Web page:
Saturday, December 3, 2016

Interview with a Translator, Part IV

This final post of an Interview with a Translator wraps up the major topics/themes covered in the previous posts. (More posts may follow in the future.)

Kazuki's response makes little sense, especially
to Americans, until one realizes that the surprised
underclassman, Wataru, forgot the honorific.
Kate: Idioms are very culture-based. Have any Japanese idioms ever tripped you up? Which (if so)? What is an example of an idiom that simply does NOT translate into English?
Eugene: Honorifics are a constant problem. Luckily some like sensei and -san have bridged the gap intact. I prefer to define honorifics in context without translating them since the standard forms of address--Dr., Professor, Mr., Mrs., Miss--sound unnatural.
I'd like to see the same thing done with Itadakimasu. The translated result is often a phrase that sounds clunky or anachronistic in English.

Itadakimasu (see below) literally means to humbly receive or partake. It can also mean "Dig in!" I would prefer to define it as "What Japanese say before eating." And then not translate it at all.

The gesture that accompanies
Itadakimasu is very common in
in manga.
Learning another language teaches you how irrational your own language is. All language is that abstract, even onomatopoeia. It's fun to compare the different "sounds" animals make in different languages, as if animals were multilingual (though that is a fun idea). In Japan, cats go "Nyaa nyaa." Dogs go "Wan wan."  
A not-technically-an-onomatopoeia unique to Japan is "Shiiinnn . . . " which is the sound of silence. Sparkly things go "Pika pika." An English equivalent might be "Bling." And there's more and more.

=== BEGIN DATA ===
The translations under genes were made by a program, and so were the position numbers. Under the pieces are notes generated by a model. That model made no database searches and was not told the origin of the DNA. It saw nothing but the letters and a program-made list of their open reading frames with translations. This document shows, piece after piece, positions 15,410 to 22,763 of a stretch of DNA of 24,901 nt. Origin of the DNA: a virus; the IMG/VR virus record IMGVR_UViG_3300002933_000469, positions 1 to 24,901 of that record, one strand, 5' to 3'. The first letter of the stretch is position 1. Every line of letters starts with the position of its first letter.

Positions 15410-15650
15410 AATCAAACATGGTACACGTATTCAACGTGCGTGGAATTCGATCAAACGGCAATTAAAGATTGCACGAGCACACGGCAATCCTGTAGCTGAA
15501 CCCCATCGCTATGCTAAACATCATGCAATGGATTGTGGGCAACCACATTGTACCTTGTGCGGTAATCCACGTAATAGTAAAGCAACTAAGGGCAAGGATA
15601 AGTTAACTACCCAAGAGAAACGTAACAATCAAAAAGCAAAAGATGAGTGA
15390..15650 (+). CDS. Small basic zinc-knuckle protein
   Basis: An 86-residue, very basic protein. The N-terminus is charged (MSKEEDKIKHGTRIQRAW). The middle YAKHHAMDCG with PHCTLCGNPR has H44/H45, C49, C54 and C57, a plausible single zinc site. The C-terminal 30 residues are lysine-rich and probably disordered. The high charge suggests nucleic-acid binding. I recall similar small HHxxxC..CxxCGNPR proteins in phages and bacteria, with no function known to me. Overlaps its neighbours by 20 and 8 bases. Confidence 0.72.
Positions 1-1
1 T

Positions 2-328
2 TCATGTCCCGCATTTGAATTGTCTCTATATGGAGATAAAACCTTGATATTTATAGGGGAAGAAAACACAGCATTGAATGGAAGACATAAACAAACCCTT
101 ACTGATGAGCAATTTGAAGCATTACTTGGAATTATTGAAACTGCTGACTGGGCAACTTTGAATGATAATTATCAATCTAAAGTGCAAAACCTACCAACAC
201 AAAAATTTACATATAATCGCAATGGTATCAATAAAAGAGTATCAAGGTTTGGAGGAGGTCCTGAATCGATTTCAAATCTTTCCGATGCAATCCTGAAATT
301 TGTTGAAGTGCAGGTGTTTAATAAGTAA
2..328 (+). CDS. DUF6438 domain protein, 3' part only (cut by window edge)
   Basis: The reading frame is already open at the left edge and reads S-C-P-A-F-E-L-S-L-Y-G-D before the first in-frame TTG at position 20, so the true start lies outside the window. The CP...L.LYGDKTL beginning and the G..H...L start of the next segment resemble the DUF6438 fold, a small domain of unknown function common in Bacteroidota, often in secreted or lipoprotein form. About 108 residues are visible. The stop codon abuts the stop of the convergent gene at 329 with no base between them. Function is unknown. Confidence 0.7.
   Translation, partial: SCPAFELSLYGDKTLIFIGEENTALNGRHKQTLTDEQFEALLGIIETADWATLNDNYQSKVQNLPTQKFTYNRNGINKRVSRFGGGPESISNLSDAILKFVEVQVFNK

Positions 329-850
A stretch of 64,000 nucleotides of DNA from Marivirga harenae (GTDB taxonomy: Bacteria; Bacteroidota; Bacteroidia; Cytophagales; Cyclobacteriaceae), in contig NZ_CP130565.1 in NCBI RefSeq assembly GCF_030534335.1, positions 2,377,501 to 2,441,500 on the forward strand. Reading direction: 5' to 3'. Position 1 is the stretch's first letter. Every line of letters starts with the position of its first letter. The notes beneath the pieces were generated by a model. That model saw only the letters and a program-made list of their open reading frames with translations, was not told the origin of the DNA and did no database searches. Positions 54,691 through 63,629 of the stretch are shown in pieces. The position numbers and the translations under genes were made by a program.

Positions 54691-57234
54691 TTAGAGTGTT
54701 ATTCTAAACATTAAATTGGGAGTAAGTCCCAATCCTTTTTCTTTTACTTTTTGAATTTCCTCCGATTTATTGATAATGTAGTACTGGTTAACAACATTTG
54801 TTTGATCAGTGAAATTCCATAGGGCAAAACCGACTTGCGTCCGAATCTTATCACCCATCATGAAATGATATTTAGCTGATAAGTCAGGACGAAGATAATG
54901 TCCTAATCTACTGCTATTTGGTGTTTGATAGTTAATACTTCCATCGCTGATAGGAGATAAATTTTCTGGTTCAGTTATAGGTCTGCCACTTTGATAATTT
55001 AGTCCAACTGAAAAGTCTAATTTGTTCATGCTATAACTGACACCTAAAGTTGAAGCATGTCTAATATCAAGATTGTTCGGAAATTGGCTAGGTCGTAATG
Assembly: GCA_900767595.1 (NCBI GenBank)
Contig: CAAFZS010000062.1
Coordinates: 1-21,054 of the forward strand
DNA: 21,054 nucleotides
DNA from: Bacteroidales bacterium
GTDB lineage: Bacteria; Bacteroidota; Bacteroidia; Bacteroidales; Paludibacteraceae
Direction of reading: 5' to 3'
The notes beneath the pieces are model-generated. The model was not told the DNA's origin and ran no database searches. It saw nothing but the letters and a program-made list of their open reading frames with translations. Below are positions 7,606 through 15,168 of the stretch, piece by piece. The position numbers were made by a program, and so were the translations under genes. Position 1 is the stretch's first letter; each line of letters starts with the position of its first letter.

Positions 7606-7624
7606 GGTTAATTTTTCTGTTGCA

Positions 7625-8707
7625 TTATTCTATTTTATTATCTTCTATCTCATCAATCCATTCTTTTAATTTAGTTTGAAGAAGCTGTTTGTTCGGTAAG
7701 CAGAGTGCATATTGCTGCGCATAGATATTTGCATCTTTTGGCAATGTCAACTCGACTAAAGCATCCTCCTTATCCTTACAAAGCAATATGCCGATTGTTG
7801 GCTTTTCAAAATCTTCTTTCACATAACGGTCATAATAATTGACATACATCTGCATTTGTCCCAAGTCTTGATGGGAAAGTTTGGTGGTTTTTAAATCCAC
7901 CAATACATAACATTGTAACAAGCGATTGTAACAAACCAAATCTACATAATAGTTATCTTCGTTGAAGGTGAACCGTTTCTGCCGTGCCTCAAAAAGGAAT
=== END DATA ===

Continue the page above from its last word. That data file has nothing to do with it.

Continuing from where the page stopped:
Kate: Is there a particular translator you would recommend (other than yourself)😀?
Eugene: I honestly don't read that many translations. Books, that is. I watch subtitles because my listening comprehension is not that good (another problem that plagues the late starter in language acquisition). By reading subtitles I can usually understand what I’m hearing. If a translation is good enough, it becomes transparent. So I tend to only notice a translation when I disagree with it.

So here are some translations I've disagreed with.

TokyoPop's translation of the Twelve Kingdoms novels rendered the titles of the emperors and empresses according to their literal meanings. That really annoyed me. It's the kind of thing that should have been relegated to a footnote. It's true that the nature of kanji means that the etymology is closer to the "surface." But people by and large tend to read "through" etymologies.

For the same reason my last name wouldn't be translated as "Buried Wood," Mr. Tanaka is Mr. Tanaka, not Mr. Middle-of-the-Field.

In Tamayura, the expression "na no de" is the protagonist's cute verbal tick. In the opening title, it's translated "so yeah," which I though was clever, in keeping with the personality of a teenage girl.

The problem is, it's translated the same way every time. I have praised consistency in translations, but there is such a thing, warned Emerson, as a mindless consistency. Because "na no de" is a ubiquitous conjunction whose meaning shifts around according to context, after a while I wanted to see a little variation, such as "just because" or "you see" or "that's why."

A really creative approach would be to come up for a slightly different translation each time, but that could turn out to be too much work for a marginal reward.